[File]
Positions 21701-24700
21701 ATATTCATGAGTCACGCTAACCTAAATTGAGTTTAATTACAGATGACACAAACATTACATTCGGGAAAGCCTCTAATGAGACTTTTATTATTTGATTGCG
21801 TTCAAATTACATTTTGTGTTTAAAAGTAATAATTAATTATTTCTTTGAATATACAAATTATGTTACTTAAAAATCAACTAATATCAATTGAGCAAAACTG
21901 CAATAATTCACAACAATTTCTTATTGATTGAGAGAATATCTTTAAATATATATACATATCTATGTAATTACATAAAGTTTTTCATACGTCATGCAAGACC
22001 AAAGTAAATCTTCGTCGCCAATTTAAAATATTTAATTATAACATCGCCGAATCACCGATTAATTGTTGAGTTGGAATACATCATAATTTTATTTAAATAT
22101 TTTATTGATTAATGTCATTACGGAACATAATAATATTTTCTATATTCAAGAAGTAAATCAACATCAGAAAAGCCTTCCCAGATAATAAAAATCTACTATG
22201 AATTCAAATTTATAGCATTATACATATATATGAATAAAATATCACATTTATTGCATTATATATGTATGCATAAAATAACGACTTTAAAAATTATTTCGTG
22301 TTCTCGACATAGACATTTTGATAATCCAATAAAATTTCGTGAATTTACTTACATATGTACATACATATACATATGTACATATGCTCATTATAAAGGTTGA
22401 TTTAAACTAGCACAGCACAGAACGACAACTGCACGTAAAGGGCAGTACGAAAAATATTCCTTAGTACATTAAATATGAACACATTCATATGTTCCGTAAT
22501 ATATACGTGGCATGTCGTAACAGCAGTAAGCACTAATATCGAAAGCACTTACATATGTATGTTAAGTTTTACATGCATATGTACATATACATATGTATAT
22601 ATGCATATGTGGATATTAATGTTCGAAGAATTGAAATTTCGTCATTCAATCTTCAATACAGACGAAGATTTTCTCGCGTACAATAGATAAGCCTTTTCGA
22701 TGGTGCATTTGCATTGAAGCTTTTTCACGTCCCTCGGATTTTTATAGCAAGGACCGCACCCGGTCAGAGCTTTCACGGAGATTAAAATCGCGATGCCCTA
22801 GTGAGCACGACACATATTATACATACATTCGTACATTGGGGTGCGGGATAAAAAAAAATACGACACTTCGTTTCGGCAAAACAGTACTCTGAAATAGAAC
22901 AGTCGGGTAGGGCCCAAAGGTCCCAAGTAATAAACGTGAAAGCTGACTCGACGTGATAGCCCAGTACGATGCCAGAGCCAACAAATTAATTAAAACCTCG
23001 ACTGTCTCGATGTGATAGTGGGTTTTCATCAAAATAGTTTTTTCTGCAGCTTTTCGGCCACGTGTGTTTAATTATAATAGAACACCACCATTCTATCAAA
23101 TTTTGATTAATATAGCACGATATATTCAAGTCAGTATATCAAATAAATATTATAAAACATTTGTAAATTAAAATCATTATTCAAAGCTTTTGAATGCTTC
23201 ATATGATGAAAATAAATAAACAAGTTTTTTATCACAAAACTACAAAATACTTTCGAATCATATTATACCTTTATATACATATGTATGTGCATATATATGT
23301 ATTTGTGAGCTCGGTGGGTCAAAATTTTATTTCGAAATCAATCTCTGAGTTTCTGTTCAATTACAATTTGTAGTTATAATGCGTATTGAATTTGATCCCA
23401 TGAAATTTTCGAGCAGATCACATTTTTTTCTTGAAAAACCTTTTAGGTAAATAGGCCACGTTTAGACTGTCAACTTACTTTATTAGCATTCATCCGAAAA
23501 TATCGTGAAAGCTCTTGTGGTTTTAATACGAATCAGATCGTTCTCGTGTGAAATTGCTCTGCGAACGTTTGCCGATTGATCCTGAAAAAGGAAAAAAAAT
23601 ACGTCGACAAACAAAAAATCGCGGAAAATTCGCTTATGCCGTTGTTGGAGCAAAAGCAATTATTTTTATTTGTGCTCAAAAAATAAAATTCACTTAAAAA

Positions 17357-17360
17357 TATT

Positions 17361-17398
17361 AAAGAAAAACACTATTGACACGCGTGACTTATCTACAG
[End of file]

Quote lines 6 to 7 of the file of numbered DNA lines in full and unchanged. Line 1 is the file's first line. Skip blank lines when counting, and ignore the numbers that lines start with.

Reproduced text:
22101 TTTATTGATTAATGTCATTACGGAACATAATAATATTTTCTATATTCAAGAAGTAAATCAACATCAGAAAAGCCTTCCCAGATAATAAAAATCTACTATG
22201 AATTCAAATTTATAGCATTATACATATATATGAATAAAATATCACATTTATTGCATTATATATGTATGCATAAAATAACGACTTTAAAAATTATTTCGTG